Music History Research Guide: How to Identify Scholarly Articles

basics of research for music history

When professors assign term papers or similar research projects, they typically require their students to document their work by citing scholarly articles from reputable publications. Although researchers can set article databases to limit results to peer-reviewed, scholarly material, they still need to know how to identify scholarly articles for themselves without depending on these limits. One reason is that the limits do not always function effectively. Another is that a reader may not be accessing an article via an article database.

What constitutes a scholarly article? One easy-to-spot feature is that it will provide footnotes, endnotes, or in-text citations to indicate precisely where statements or ideas not original to the author originated. This is perhaps the most important criterion of all. Usually, but not always, a scholarly article will also have a bibliography that lists all of the relevant sources the author noted and consulted. 

Another important feature which professors often insist upon is that it come from a peer-reviewed journal. Peer review indicates that the articles in the journal have been evaluated and accepted by the authors' peers in the journal's field of study.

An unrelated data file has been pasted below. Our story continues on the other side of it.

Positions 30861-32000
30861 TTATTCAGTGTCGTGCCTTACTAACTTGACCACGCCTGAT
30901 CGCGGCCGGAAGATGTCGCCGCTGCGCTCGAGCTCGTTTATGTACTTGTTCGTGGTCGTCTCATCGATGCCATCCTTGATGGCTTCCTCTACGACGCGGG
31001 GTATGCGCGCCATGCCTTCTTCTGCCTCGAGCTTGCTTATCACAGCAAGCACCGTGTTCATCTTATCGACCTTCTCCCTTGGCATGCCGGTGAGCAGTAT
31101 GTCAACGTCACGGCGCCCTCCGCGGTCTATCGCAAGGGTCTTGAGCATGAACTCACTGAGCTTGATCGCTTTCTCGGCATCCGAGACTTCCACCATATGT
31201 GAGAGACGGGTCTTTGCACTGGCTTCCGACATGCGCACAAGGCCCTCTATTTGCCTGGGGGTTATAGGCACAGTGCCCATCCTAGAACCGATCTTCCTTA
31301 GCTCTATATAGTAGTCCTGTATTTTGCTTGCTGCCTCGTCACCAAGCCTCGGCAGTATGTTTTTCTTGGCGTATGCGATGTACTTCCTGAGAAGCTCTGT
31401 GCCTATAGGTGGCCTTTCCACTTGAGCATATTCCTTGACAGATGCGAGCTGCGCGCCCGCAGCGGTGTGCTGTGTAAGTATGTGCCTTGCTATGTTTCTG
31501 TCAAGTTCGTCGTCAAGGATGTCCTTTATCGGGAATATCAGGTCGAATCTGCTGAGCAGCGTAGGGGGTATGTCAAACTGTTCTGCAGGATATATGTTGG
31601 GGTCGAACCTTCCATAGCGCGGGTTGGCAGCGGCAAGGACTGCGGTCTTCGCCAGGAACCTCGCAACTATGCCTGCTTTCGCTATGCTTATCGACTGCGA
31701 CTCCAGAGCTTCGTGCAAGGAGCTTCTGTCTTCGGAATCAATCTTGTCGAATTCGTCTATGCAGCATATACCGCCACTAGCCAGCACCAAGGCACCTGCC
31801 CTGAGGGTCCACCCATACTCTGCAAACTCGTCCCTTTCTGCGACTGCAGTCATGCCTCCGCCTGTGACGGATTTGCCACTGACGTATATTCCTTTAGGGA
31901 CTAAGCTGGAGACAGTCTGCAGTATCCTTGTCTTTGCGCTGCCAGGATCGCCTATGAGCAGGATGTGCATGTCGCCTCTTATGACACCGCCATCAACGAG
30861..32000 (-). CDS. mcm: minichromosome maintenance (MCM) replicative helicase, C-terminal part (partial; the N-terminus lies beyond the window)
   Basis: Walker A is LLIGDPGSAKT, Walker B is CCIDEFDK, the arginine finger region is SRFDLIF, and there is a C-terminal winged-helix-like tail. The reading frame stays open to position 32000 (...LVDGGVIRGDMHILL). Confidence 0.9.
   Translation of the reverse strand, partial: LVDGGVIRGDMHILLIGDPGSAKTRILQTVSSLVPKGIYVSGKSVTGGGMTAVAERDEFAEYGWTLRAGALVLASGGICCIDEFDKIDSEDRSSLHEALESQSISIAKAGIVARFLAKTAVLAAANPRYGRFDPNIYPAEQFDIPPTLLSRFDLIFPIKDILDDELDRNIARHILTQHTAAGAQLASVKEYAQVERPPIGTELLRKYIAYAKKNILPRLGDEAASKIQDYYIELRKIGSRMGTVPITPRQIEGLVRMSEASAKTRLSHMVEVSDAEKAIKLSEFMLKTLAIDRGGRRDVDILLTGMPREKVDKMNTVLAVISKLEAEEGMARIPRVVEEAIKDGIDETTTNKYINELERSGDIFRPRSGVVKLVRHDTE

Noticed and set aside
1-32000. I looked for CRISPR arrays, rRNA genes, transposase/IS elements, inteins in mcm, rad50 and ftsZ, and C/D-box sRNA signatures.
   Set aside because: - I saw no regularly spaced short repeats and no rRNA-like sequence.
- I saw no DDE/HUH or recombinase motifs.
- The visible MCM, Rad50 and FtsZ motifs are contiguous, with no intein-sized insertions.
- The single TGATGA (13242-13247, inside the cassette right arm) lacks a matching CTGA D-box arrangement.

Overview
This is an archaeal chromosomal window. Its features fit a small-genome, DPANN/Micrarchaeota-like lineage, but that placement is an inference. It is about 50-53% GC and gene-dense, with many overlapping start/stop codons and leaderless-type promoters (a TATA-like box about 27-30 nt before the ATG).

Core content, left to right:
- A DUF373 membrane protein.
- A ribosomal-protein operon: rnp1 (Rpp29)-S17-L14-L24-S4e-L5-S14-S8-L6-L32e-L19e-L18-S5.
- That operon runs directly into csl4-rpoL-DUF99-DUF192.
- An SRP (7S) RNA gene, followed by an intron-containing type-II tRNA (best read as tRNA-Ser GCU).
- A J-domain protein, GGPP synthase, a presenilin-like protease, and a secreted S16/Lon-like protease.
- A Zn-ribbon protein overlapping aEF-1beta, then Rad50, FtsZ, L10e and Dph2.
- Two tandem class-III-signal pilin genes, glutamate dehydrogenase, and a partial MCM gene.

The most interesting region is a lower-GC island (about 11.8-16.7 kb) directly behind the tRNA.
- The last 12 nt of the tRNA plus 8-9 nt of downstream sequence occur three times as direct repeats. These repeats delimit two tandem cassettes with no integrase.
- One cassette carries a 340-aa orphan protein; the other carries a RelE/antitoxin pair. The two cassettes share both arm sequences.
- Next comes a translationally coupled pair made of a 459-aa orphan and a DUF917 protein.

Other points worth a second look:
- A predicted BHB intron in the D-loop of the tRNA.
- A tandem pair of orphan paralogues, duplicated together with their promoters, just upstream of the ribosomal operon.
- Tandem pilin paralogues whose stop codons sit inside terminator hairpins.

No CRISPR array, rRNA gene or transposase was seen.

There are several methods of peer review. One involves an editorial board. A scholarly journal's editorial board is typically comprised of experts in the journal's field of study. When an author submits an article for possible publication, members of that board will evaluate it. They will not know who the author is. Although the author may know who is on the board if the journal has publicized that information, they will not know which members evaluated their submission. The reviewers will then make recommendations to accept the article as is, reject it, or accept it subject to revision.

Another method is called single-blind peer review. A journal using it sends an article for review to outside experts in the field in question. The experts know who the author is, but the author does not know who the reviewers are. The reviewers will then make recommendations.

Another method is called double-blind peer review. A journal using it sends an article to outside experts for review. The experts do not know who the author is, and the author does not know who the reviewers are. 

Whichever method is used, once a peer-reviewed article is published, the reader can be reasonably sure that it has met professional standards of quality control. Of course this does not mean that excellent scholarly articles are only found in peer-reviewed journals. However, the peer-review process weeds out much poor-quality material.

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